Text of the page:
Jane Austen on Henry V

henry-austen

 

 

When she was fifteen Jane Austen wrote a satirical history of England.  Here is her passage on Henry V and his son:

 

Henry the 5th 

This Prince after he succeeded to the throne grew quite reformed and amiable, forsaking all his dissipated Companions, & never thrashing Sir William again. During his reign, Lord Cobham was burnt alive, but I forget what for. His Majesty then turned his thoughts to France, where he went & fought the famous Battle of Agincourt. He afterwards married the King’s daughter Catherine, a very agreeable Woman by Shakespear’s account. Inspite of all this however, he died, and was succeeded by his son Henry.

Henry the 6th

I cannot say much for this Monarch’s sense. Nor would I if I could, for he was a Lancastrian. I suppose you know all about the Wars between him & the Duke of York who was of the right side; if you do not, you had better read some other History, for I shall not be very diffuse in this, meaning by it only to vent my Spleen against, & shew my Hatred to all those people whose parties or principles do not suit with mine, & not to give information. This King married Margaret of Anjou, a Woman whose distresses & misfortunes were so great as almost to make me who hate her, pity her. It was in this reign that Joan of Arc lived & made such a row among the English. They should not have burnt her – but they did.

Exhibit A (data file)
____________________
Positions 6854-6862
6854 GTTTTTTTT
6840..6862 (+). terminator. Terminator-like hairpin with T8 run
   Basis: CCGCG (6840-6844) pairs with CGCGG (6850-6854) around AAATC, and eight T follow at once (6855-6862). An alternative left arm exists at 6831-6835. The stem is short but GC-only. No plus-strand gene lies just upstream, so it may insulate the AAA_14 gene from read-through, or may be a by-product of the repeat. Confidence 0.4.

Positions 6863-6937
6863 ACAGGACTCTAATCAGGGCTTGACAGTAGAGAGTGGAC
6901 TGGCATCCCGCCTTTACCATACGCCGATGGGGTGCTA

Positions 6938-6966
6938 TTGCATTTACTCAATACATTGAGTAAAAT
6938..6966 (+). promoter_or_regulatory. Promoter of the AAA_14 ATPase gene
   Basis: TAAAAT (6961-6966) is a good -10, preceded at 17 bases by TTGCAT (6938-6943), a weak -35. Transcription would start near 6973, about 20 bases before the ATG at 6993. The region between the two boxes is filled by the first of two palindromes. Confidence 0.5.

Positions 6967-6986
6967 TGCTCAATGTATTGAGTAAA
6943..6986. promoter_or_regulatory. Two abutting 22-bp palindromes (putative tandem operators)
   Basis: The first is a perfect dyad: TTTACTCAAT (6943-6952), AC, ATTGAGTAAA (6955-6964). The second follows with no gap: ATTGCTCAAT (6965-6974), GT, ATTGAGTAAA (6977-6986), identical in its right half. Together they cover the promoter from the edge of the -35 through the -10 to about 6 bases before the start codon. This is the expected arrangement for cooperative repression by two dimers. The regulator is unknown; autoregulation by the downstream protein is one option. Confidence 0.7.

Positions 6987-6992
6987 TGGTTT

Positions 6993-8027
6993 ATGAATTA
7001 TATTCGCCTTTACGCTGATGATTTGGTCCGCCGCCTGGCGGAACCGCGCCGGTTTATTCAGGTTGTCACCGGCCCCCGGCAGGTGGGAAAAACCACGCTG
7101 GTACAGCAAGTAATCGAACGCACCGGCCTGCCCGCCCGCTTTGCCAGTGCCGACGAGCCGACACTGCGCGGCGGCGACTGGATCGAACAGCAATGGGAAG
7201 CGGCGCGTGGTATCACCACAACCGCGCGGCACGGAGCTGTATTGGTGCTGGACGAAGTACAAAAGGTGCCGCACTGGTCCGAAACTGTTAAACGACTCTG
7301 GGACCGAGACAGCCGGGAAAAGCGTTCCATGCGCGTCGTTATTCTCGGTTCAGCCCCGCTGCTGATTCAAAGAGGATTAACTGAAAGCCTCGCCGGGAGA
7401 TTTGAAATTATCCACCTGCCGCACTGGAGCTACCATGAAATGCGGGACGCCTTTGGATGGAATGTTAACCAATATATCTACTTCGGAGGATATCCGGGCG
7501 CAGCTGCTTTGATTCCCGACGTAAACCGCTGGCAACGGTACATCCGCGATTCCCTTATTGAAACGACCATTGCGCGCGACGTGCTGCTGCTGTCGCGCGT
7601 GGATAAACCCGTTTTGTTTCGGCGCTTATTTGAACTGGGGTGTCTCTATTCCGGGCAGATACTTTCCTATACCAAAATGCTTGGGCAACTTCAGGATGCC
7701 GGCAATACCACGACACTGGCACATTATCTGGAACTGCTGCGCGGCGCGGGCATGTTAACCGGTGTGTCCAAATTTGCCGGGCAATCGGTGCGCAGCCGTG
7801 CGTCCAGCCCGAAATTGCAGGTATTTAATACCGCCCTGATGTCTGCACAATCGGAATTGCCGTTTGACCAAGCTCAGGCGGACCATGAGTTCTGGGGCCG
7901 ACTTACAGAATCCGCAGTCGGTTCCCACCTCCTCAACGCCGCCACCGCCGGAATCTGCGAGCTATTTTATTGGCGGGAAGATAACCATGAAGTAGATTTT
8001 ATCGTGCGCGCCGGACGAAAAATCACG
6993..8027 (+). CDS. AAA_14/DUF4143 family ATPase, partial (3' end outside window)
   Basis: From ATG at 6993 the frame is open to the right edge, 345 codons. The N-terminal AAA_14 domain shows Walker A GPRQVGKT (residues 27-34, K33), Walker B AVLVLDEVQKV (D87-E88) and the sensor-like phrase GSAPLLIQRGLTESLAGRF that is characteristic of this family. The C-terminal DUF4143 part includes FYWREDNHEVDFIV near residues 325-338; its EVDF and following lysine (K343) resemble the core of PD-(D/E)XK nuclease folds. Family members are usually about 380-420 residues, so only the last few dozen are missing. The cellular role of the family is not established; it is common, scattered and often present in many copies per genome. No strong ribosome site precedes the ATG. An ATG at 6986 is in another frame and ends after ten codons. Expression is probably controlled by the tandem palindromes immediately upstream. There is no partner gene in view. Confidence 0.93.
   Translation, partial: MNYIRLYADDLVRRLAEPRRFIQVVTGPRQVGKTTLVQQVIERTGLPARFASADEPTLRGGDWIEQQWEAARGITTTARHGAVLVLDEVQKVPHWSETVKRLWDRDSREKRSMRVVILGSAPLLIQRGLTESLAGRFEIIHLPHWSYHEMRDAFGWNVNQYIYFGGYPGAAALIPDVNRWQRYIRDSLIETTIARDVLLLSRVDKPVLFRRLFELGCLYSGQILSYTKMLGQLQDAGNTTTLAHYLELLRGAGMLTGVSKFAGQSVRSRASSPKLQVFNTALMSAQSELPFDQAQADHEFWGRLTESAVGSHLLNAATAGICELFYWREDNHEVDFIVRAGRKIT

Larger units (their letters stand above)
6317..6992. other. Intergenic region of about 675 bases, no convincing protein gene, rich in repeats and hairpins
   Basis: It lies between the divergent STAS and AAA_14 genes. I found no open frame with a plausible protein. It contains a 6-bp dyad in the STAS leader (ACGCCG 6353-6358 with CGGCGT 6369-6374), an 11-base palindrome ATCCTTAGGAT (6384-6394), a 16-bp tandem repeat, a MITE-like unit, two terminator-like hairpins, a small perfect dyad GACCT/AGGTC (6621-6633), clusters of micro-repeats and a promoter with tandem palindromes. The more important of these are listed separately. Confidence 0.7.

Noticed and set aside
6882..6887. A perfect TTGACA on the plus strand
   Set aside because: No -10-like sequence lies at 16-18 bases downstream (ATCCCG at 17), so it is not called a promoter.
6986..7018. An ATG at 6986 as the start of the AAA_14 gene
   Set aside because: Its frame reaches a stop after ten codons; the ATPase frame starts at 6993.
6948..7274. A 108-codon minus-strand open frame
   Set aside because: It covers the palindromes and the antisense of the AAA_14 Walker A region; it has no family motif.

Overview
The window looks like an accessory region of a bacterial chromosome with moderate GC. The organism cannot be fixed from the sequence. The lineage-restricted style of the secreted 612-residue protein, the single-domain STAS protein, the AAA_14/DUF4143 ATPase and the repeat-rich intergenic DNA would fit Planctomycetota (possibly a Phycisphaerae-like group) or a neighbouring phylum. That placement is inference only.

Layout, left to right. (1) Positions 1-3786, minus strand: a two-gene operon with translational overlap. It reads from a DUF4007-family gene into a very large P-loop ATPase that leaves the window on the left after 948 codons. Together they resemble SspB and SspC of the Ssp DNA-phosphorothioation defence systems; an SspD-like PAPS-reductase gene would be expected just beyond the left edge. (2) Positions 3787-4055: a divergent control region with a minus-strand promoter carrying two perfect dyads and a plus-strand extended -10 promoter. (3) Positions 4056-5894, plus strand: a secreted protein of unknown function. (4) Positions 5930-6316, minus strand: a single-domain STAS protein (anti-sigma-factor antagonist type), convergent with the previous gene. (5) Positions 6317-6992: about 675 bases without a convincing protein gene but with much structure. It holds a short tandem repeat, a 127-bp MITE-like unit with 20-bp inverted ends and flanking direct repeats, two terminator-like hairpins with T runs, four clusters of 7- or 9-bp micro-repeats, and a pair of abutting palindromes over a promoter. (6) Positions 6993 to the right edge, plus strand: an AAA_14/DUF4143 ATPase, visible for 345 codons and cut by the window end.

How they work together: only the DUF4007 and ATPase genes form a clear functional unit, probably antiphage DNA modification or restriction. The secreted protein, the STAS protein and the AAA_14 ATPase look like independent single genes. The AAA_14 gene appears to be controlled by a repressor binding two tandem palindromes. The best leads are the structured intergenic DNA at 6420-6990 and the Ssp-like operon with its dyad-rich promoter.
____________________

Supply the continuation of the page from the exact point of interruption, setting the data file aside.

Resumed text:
Now if she had only turned to History as her muse in adult life instead of wasting her time with novels.  (I swiftly run from the stones aimed my way!)

 

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One Comment

  1. The Archbishop’s guess as to the meaning of the “terra vero salica” (in the MS published by Herold) or the “terra autem salica” (in the MS published by the Abbé Piuthou) is as good as any.

    No one really knows what it meant and “if it is to be guesswork, let us all guess for ourselves. To be guided by second-hand conjecture is pitiful,” as Henry Tilney observess in Northanger Abbey; a caution that deserves to be heeded by the whole tribe of textual critics, historians – and jurists.

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